By Heather Hoch
By Eric Schaefer
By New Times
By Rachel Miller
By Eric Schaefer
By Heather Hoch and Lauren Saria
By Robrt L. Pela
By Heather Hoch
The same strategy has made P.F. Chang's a national success, serving Chinese food that's more pretty than pure, more chic than classic. There's proof that there are plenty of diners out there who, while wanting to experience a bit of international adventure, don't necessarily want to find fish lips or chicken feet on their plates.
These are the people who will line up at north Scottsdale's latest entree into the world of faux-ethnic dining, Persian Room. Persian Room is gorgeous. Its ingredients are upper-class (filet mignon, Cornish game hen, mahi-mahi). Dishes are familiar, focusing on kebabs with just a few daring offerings like gheimeh (stew) or adas polo (basmati rice tossed with raisins, lentils, dates and saffron). And its flavors are friendly, with little exhibition of the vibrant spices that make Persian food so dramatic, the oregano, basil, mint, dill, fennel, cumin, garlic, capers, parsley, ginger, fenugreek (a pleasantly bitter, slightly sweet herb), cilantro and such. I find it pretty boring, but the place is what it is, with no apologies necessary for people seeking a primer on Persian.
17040 N. Scottsdale Road
Scottsdale, AZ 85255
Region: North Scottsdale
Cornish kebab: $13.95
Zereshk polo: $12.95
Lamb shish kebab: $14.95
480-614-1414. Hours: Lunch and dinner, daily, 11 a.m. to 10 p.m.
Persian Room's owner knows his market. Nasser Nikkhahmanesh has been in the restaurant business for almost three decades, including Shish Kebab House in Glendale, and his most recent venture, Wine & Kebab in Scottsdale. Wine & Kebab proved too small (the space is now home to Peter's Budapest Café), so in December Nikkhahmanesh relocated to expansive new digs at Frank Lloyd Wright Boulevard and Scottsdale Road.
The designers are appealing to an upscale demographic here, with elaborate columns, deep-blue velvet drapes, massive glittering crystal chandeliers and a musical fountain. A grand staircase soars to the second-level lounge and bar, which is backed by an intricate stained-glass window. The tables are set for relaxation, flanked by graceful chairs finished in a golden-hued fabric. The service is highly professional, provided by staff outfitted in black-and-white bistro wear.
Meals start with a surprise -- a chunk of raw white onion to be torn and piled onto buttered pita bread. A better option is to save the pita for dunking in Persian Room's best dish, a stellar hummus that's a perfect model of nutty-toned mashed garbanzo beans melded with tahini (sesame-seed paste), olive oil, garlic and lemon. The portion is huge; one pita won't do it justice. Another excellent version finds the hummus blended with eggplant, the dip pleasingly creamy and thick.
A starter of mast o khiar is less satisfying, because the homemade yogurt is too thin and soupy, providing a one-dimensional base for chopped cucumber and not enough mint. The meek liquid needs the flavor boost it gets from spinach in the borani, or garlic in the mast o moosier dips. Or, partner the yogurt with torshi, a dynamic chop of pickles, carrots, cauliflower, eggplant and herbs marinated in a gutsy wine vinegar. Torshi brings edible excitement while yogurt tempers the tang.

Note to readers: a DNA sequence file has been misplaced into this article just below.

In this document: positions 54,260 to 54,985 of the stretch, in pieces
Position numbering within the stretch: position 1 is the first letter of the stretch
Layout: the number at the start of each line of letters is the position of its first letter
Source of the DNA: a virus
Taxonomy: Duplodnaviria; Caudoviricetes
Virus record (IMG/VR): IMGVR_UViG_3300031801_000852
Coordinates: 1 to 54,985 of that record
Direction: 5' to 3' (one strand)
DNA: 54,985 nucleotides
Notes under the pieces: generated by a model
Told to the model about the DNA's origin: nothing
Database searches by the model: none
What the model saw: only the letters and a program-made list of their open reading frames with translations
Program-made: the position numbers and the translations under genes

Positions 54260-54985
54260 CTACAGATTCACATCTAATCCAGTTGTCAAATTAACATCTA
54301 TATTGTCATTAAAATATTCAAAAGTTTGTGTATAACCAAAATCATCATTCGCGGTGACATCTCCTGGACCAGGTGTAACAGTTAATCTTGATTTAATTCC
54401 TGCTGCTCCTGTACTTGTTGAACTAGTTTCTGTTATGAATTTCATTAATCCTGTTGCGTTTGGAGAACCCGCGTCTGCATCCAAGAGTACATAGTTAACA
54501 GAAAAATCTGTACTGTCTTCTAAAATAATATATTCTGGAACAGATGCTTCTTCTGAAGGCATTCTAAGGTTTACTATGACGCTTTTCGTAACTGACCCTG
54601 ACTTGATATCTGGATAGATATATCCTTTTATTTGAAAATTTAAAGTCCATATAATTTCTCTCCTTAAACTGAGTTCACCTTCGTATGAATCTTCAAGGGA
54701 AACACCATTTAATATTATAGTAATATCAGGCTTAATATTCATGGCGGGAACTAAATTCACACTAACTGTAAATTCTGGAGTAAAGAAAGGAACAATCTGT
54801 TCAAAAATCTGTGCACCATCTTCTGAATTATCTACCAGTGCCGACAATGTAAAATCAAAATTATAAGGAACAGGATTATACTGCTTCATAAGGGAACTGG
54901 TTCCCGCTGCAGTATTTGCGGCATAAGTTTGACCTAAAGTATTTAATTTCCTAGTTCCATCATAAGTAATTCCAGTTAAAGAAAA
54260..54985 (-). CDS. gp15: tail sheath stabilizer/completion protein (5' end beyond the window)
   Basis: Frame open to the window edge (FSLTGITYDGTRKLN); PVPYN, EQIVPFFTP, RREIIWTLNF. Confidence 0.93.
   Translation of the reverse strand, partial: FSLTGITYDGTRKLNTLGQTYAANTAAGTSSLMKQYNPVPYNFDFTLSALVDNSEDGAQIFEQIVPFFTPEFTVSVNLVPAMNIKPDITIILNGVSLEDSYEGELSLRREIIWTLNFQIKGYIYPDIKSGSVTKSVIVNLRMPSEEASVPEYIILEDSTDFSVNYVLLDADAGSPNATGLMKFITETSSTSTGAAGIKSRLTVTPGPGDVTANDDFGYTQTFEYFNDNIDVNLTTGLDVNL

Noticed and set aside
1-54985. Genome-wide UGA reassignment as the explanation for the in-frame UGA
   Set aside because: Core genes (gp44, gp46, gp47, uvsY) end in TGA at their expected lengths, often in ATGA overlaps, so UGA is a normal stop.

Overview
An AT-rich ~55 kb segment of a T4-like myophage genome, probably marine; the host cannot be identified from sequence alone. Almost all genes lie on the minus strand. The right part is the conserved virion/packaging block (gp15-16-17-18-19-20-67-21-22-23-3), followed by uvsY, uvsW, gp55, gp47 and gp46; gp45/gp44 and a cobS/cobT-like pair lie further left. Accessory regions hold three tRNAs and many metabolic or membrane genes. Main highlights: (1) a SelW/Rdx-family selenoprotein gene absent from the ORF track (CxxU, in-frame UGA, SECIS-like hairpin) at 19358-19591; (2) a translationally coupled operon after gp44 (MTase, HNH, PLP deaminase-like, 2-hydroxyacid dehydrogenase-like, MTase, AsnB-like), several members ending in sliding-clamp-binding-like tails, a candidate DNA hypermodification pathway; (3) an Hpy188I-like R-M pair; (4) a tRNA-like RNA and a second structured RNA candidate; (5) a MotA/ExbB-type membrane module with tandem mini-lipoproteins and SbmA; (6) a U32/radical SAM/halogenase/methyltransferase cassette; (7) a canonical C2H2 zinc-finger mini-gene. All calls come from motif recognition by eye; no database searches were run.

There are plenty of better dolmeh in town, but these stuffed grape leaves are serviceable. The filling of rice rolled with chopped onion, dill, olive oil and mint is fine enough, but the leaves are somewhat slimy.
Ordering appetizers of dolmeh and Greek salad is redundant, given that the grape bundles rest on an almost exact approximation of the salad's romaine, roma tomato, highly salty feta cheese, kalamata olives, cucumbers, carrot and pepperoncini. The kitchen needs to ease up on the harsh white onions, too, which engage in a nasty battle with the gentler garden greens. The dressing could also use some added interest; it's more of that lifeless yogurt soup.
What Persian Room doesn't send out in theatrical spices, it compensates for with jaw-dropping portion size. Plates are enormous, offering more food than most diners could consume over two sittings.
A sultani platter groans under two fat rows of plump chicken fillet and a rope of koobideh kebab that's so long it curls back onto itself, all atop a mountain of basmati that must weigh at least a pound. Great value, but unfortunately there's too little flavor to make it really special. It's confusing -- the meal arrives blooming with a seductive aroma of spices, but virtually all nuance evaporates by the time it touches the tongue. Chicken tastes of chicken, koobideh is simply ground beef with minced onions, and basmati lacks the lush perfume of authentic recipes. Sides of juicy grilled tomato and pliable, warm pita bring some needed diversion.
Cornish kebab is a more interesting option, the 24-ounce bird bathed in a good, onion-tasting marinade, the moist meat skewered and broiled to a burnish. Lamb shish kebab is agreeable as well, the tender chunks broiled with bell peppers, onion and tomatoes. And zereshk polo with chicken enjoys extra impact from the tart barberries (similar to dried cranberries) and saffron tossed in the basmati.